Hungarian extradition appeal allowed: de minimis drug offences outweighed by Appellant’s right to family life

Malcolm Hawkes acted in a successful High Court appeal against extradition on behalf of a Hungarian man who was originally wanted to serve over 10 years imprisonment for various drugs offences and one offence of assault.

The Hungarian authorities had issued two extradition warrants; both warrants alleged the possession and consumption of various types of the drug, Fubinaca, referred to as ‘spice’ or synthetic cannabis in the UK. The first warrant was for possession of 26g of synthetic cannabis, and 0.8g of cannabis which contained just 0.002g of THC, the active ingredient in that drug. For these offences, he had been sentenced to 8 years imprisonment.

The second warrant also contained offences of possession of 13g of ‘spice’ and two offences of possession of 0.5g of cannabis cigarettes, each containing just 0.001g of THC. For these offences, he had been sentenced to 22 months imprisonment.

Separately, the man was wanted to serve an activated suspended sentence of 8 months for an assault committed in 2013.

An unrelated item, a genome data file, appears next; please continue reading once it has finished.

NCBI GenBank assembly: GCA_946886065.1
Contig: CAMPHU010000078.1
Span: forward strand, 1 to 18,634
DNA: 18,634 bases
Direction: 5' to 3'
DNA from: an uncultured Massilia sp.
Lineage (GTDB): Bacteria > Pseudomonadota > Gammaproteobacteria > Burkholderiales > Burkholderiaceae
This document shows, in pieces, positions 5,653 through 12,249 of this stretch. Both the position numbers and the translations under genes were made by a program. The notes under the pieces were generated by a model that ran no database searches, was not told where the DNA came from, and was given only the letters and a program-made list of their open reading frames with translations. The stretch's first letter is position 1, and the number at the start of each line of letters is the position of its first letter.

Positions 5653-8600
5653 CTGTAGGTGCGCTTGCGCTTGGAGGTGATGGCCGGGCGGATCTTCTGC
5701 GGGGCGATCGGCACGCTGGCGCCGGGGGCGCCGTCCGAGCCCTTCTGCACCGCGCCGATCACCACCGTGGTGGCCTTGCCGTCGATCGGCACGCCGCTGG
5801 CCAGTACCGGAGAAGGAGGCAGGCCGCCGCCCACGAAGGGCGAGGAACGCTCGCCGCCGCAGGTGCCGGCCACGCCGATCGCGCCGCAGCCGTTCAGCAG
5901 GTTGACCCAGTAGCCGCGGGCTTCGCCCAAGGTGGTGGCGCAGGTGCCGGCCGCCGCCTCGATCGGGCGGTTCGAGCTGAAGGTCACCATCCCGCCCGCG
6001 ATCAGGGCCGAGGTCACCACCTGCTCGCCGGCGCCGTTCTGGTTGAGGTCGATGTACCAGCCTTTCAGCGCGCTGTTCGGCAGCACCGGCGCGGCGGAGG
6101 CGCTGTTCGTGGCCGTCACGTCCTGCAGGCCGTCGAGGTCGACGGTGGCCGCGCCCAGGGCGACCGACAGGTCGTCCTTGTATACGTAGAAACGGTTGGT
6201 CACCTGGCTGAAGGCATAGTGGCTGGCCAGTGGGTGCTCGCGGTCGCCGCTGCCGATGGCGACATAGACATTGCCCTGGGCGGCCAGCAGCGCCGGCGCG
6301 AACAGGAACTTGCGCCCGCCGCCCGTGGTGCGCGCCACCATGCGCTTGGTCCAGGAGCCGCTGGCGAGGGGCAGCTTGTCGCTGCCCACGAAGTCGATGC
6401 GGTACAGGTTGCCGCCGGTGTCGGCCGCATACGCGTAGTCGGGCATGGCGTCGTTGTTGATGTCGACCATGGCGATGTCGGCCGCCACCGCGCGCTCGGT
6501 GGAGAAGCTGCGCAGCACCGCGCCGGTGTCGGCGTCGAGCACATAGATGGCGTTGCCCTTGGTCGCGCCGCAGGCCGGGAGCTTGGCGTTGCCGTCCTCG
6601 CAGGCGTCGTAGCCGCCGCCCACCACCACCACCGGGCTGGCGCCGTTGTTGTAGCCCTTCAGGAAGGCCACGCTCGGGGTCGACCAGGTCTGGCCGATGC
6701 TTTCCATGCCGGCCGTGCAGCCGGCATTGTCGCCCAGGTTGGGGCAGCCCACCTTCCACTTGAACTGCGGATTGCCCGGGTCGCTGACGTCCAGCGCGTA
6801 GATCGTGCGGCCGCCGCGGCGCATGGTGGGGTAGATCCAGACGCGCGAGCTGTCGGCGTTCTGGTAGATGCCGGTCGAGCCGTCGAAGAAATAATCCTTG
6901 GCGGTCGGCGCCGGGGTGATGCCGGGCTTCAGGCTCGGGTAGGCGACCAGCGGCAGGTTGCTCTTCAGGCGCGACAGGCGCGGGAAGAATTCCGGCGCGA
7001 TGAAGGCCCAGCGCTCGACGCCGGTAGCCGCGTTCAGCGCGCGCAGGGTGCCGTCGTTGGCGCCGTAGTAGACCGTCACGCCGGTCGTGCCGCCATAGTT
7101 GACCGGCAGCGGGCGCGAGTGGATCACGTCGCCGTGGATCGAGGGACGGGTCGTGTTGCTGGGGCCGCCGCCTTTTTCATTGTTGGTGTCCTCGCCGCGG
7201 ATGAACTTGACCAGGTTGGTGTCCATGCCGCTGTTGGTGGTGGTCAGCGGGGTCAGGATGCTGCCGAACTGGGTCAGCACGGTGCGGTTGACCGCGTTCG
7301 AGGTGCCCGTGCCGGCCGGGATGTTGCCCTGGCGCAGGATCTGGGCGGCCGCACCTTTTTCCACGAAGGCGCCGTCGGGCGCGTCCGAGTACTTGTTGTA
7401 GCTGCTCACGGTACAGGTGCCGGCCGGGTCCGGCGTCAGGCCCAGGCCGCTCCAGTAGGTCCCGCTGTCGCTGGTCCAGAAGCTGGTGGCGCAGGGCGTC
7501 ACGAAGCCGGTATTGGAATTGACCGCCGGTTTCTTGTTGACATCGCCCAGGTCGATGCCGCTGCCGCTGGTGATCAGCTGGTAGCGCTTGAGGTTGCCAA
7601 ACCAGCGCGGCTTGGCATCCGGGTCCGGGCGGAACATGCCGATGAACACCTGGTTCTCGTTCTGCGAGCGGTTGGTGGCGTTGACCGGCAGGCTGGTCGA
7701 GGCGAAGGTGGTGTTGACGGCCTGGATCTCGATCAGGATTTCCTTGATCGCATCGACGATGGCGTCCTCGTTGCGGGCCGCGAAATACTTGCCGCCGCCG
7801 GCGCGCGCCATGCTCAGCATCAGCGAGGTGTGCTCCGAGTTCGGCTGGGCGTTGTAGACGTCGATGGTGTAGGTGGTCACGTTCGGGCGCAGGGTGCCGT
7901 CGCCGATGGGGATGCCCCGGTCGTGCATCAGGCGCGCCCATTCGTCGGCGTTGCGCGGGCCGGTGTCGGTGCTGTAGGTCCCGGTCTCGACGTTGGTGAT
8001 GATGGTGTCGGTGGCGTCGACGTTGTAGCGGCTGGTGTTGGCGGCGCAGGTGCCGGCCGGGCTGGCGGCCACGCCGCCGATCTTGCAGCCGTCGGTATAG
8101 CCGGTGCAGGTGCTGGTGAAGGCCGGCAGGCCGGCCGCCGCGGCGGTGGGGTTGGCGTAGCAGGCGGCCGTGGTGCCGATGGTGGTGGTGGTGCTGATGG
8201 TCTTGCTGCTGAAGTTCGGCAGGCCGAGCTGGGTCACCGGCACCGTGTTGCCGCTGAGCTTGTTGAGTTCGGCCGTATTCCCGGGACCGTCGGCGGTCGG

All of the synthetic cannabis offences were struck out, together with the 0.002g of THC possession offence at the magistrates court; synthetic cannabis was not unlawful in the UK at the time the appellant had it in his possession.

This reduced the extradition request to seeking the man’s extradition for possession of two cigarettes, each containing 0.001g of THC and to serve 8 months for the assault.

However, the appellant had spent over 7 months in custody while contesting these proceedings which must be deducted from his sentence and had just under 3 weeks remaining.

In all of the circumstances, the court agreed that these tiny quantities of the drug and the very short period remaining to be served meant that his extradition would now constitute a clearly disproportionate interference with his and his family’s right to private and family life and allowed the appeal.

In Buttinger v Hungary, Malcolm was instructed by Isobel Cattrall and Rita Patel of Thompson & Co Solicitors.